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Subject: client requirements for hardware-related inline elements

To check off my action item from 9/17, here are my thoughts on the âthings you pressâ discussion.


For my clients, the question of whether everything is a <uicontrol> or not boils down to whether they have both hardware and software that must be interacted with in the same process. It is not always obvious to the user where they should be looking for a control, especially as more and more software controls are added to traditionally hardware based things, like cars and heavy equipment. In these cases, clients tend to take one of the following tactics:


1 â They are precise and careful with their verbs. You click, select, or touch software buttons, you press hardware buttons, for example. Physical locations are panels; software locations are screens. But often these are seen as subtle differences that they arenât convinced users understand. In many cases, the software interface is designed to emulate hardware controls, so verbs like move, dial, slide are more difficult to define to one or the other. Of course, they can explicitly state âon the blah blah screen, slideâ, or âon the blah blah panel, slideâ to give the location. Clients in this category either just use <uicontrol> for everything or they donât make any distinctions at all.


2 â Clients want a visual distinction in their instructions to either avoid awkward location phrasing in the instruction or to supplement the instruction. In this case, most right now use <uicontrol> for software and <uicontrol outputclass=âhwâ> (or similar). In this case, they really see the tag only as a means to an end for formatting and they use the outputclass to put some kind of special font or brackets or the like around the name of the object (ie [Return] for the key; Return for a software button). In my opinion, if all they are tagging for is formatting. The outputclass solution is adequate. They may not like that the name <uicontrol> doesnât sound exactly right for their hardware control, but they really arenât about semantics anyway.


3 â Some clients want the semantic difference because the pieces parts are part of their overall taxonomy. The taxonomy includes whether something is a key, a button, a slider, a wheel, a dial, a lever, etc. In these cases the tagging most often has nothing to do with formatting (they donât for example bold every control on their hardware. âUse the tuning dial to find your stationâ; not âuse the tuning dial to find your station.â) But it is important to tag them to reflect the taxonomy. For example often these items are associated with parts and part of their distinction for tagging is that a part number might be associated with them in service manuals. So the same element in an operator manual would just say ârotate the dialâ, while in a service manual the context is different and they âreplace the dial (P/N 121324)â. Ie, the hardware element might have a part number attribute that is output in some contexts, but would be the same tag in both places so the taxonomy relationship exists even if the output is different.  In some cases itâs not so important that itâs a dial as opposed to a lever, just that itâs a part with a part number. In others it is important to make the distinction â you turn a dial, you pull a lever. Honestly, there is a parallel issue with the software domain. I have hundreds of clients who object to <uicontrol> to mean field name, radio button, checkbox, button, etc. and who want more granular semantics, again, not to make a distinction visually, but to support their taxonomy.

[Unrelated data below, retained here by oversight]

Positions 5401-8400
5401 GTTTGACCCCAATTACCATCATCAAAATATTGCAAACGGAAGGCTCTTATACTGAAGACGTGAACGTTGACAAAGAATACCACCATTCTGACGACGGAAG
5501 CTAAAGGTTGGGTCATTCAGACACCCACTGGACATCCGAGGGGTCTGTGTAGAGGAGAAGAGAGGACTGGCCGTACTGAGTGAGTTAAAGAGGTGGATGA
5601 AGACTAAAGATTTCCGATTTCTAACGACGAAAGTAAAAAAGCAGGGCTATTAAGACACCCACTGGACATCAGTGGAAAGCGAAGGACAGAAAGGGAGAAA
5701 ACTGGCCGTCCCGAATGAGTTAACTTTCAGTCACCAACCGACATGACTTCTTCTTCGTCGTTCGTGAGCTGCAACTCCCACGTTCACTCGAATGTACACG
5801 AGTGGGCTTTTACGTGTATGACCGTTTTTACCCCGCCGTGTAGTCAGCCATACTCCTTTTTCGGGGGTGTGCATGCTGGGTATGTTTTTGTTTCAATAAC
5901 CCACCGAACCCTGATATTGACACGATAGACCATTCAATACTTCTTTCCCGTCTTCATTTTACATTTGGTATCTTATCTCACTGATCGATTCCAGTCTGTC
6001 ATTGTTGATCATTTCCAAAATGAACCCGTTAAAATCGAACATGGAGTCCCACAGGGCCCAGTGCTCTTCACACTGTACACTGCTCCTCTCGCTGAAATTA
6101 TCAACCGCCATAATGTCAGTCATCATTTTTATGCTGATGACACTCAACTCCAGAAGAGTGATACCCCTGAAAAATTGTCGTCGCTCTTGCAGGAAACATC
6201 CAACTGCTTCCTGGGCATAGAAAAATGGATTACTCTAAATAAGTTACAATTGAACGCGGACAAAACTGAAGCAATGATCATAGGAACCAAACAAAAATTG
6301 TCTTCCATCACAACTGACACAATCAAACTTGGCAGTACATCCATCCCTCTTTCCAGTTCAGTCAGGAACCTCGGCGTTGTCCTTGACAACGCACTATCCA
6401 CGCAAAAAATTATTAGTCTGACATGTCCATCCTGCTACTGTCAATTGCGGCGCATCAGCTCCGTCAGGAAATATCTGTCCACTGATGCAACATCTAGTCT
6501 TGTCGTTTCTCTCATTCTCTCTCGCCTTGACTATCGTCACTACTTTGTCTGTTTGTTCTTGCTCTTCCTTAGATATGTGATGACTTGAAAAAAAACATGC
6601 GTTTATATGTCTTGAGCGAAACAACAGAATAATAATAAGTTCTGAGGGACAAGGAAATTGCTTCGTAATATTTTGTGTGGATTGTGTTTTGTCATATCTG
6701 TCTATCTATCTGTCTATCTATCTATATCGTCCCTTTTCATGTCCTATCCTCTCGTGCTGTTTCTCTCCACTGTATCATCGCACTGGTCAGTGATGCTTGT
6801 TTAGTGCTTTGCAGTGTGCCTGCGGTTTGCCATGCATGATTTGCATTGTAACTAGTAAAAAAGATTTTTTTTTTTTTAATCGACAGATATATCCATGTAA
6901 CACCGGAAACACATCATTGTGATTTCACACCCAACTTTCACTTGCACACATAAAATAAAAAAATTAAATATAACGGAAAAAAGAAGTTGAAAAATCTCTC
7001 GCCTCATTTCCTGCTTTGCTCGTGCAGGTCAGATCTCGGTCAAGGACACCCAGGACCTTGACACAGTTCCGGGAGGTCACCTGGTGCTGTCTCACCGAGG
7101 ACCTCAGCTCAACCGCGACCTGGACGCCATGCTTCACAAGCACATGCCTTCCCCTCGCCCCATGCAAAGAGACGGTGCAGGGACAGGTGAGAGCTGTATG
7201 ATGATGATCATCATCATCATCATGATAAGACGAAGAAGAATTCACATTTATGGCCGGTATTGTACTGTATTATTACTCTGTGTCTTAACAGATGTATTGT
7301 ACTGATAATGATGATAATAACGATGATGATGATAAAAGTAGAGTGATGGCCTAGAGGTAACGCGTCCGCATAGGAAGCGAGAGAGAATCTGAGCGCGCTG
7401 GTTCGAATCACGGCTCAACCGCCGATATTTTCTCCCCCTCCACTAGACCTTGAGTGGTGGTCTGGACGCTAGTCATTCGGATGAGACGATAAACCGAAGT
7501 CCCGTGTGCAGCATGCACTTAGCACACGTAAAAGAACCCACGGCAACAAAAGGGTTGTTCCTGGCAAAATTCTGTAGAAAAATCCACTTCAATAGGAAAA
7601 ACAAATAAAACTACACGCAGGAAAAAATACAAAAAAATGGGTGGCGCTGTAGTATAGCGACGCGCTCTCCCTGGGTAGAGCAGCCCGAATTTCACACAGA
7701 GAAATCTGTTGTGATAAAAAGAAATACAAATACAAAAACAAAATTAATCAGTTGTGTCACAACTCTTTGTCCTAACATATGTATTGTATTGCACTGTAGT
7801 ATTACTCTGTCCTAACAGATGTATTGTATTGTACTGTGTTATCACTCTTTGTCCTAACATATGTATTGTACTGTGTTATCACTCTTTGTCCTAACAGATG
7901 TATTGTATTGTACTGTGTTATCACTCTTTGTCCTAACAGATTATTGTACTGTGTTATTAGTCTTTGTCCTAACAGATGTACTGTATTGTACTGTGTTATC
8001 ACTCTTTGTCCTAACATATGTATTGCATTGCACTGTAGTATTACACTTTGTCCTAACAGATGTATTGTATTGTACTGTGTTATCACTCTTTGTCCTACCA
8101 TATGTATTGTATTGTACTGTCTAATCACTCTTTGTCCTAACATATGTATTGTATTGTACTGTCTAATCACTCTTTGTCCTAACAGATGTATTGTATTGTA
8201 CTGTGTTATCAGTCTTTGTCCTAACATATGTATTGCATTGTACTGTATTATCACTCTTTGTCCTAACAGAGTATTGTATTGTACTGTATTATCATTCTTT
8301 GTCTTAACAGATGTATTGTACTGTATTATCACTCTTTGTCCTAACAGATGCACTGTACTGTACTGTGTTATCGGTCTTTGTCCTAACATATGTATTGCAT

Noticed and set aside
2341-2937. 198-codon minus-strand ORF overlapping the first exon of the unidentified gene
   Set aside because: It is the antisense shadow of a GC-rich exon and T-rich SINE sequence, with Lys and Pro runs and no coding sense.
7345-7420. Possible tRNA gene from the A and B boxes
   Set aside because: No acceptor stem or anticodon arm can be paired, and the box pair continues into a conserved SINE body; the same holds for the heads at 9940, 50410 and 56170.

If my client is exclusively a hardware company, they have less of an issue just using <uicontrol> as is for their needs, or they fall into group 3 above.


I see potentially a couple of simple solutions without opening a huge can of worms of where might the tagging stop.


  • Potentially a simple solution to address both problems would be to simpl add an optional @type attribute on <uicontrol>  â what type of uicontrol is it; type= button, field, etc or even âhw_buttonâ, âdialâ, âleverâ


  • Given the possible number of values for that type attribute and the objections that some have of whether a hardware control falls under the auspices of a user interface, perhaps we add a separate <hwcontrol> element that also has an optional type attribute and possibly an optional part number attribute.


A more complex solution of adding an entire a hardware domain would be to have a <hwcontrol> element certainly, but to also consider other possibilities such as partnumber. In fact, this might consider distinctions made in machinery task â is it a part, or a spare, or a supply, or equipment, or a tool, etc. My personal feeling here is that for the same reason we only offer <uicontrol>, <menucascade>, and <wintitle>, we should limit how deep we would go here.


Hopefully, my ramblings make sense and are useful to our discussion.










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